Hybrid Power Plants & Flexibility — The Future Of The Grid

Photo-illustration: Pixabay

Imagine an electric grid powered by clean, renewable energy. Now imagine that this grid provides all the comfort and convenience consumers have come to expect as well as grid reliability and resiliency services that are similar to—or better than—conventional plants. That is the promise of the FlexPower project.

With support from the U.S. Department of Energy Grid Modernization Laboratory Consortium, FlexPower brings National Renewable Energy Laboratory (NREL) researchers together with other National Laboratories to develop a colocated variable hybrid generation power plant enhanced with energy storage at NREL’s Flatirons Campus. Participants include the Idaho National Laboratory (INL) and Sandia National Laboratories (Sandia).

As renewables displace conventional generation, hybrid renewable power plants combined with energy storage can transform variable resources such as wind and solar photovoltaics (PV) into fully dispatchable and flexible energy sources. These hybridized power plants will be capable of operating in day-ahead and real-time energy markets and providing essential reliability and resiliency services to the grid.

Rethinking Renewables

“This research will help accelerate the adoption of utility-scale variable wind and PV resources by demonstrating how hybridization can smooth the transition to clean energy,” said NREL Chief Engineer Vahan Gevorgian. “For the power grid to economically and reliably integrate large amounts of variable renewable generation, it will require robust energy storage capabilities and a rethinking of the value renewable energy assets bring to the grid.”

To support this transformation, researchers will test a variety of energy storage systems, including pumped storage hydropower, battery, hydrogen, flow battery, kinetic, and ultracapacitor energy storage. In addition, the project will focus on advanced control strategies and resource forecast techniques.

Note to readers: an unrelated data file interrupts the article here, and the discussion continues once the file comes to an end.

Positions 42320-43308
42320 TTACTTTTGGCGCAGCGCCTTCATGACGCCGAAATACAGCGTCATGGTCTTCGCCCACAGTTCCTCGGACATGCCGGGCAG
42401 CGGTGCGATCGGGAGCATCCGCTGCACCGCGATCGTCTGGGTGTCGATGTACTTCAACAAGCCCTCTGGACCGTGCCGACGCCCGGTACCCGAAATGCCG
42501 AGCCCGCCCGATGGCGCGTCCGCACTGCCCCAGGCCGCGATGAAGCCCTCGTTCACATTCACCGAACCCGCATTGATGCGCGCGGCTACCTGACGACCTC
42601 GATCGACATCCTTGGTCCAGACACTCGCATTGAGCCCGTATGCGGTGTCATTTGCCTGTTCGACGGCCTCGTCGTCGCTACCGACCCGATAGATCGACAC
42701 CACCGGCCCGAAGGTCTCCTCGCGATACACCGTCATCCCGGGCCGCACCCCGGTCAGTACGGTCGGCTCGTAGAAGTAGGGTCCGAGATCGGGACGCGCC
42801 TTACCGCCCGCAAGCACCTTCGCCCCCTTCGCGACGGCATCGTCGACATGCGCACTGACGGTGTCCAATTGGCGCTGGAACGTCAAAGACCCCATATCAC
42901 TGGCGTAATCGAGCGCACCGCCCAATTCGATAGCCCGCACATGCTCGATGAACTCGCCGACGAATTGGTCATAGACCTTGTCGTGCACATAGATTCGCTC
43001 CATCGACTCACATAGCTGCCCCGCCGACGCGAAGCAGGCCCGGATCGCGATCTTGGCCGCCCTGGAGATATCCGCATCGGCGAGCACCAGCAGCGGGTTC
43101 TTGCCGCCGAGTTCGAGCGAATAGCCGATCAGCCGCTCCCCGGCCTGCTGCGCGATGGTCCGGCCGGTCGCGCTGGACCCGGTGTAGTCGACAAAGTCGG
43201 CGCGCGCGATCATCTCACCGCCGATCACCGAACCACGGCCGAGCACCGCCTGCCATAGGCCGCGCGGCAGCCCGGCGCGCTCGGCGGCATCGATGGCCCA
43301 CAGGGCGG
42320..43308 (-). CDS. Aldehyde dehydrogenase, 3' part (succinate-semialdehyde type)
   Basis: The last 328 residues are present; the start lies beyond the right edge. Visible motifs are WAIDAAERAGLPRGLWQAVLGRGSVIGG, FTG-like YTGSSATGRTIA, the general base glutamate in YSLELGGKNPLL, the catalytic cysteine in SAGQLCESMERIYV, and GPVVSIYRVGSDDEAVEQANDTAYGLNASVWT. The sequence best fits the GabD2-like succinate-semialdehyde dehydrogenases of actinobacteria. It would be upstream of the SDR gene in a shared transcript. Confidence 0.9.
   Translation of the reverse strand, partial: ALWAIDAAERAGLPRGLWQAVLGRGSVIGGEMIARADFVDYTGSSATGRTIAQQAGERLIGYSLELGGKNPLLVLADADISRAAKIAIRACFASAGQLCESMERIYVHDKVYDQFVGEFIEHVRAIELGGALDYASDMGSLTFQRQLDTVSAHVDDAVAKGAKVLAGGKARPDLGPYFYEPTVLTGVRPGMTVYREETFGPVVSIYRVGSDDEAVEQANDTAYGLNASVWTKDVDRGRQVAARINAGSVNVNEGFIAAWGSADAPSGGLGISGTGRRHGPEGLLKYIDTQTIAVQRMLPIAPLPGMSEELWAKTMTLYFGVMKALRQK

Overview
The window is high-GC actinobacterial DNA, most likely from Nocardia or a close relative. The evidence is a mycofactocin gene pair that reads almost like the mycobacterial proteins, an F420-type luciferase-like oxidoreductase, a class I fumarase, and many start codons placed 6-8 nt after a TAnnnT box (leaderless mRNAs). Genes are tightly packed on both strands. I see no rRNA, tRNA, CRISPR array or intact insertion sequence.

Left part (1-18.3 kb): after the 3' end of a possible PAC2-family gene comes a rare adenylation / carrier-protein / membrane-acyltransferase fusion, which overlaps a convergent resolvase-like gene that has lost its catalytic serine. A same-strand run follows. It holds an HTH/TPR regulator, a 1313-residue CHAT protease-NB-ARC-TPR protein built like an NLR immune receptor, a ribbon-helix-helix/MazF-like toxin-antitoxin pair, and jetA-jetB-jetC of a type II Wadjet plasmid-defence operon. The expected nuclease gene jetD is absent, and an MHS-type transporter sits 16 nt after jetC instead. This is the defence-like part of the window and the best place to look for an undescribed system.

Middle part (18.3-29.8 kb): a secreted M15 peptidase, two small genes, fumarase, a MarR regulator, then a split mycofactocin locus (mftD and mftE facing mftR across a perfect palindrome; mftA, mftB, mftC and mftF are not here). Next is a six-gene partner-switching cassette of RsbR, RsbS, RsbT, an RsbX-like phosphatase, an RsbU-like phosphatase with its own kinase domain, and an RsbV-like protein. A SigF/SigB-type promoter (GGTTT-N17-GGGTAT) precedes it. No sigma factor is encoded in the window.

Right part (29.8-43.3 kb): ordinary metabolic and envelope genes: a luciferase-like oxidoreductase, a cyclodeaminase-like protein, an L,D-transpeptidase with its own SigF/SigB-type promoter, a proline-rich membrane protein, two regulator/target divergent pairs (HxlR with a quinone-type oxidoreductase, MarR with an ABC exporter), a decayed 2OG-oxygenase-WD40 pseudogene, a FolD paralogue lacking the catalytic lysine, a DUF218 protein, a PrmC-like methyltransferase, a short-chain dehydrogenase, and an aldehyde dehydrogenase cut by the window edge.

Sophisticated controls can improve the dispatchability and availability of variable generation by taking advantage of the complementary nature of wind and PV resources and increasing capacity factors for renewable projects with minimum or, in some cases, no additional transmission buildup. Improved forecasting allows hybrid plants to participate in energy and ancillary services markets in the same way conventional generation plants do.

By combining generation, storage, advanced controls, and improved forecasting in hybrid plants, operators can achieve economies of scale by sharing infrastructure as well as siting and permitting costs. These plants can also provide the full spectrum of existing essential reliability services as well as new, evolving grid reliability services. For example, hybrid plants can provide self-black starts as well as power system black starts, can operate in islanded mode, and can participate in power system restoration schemes. And hybrid plants are scalable, ranging from small microgrids to large, interconnected power systems.

You can read the whole article HERE.

Source: U.S. Department of Energy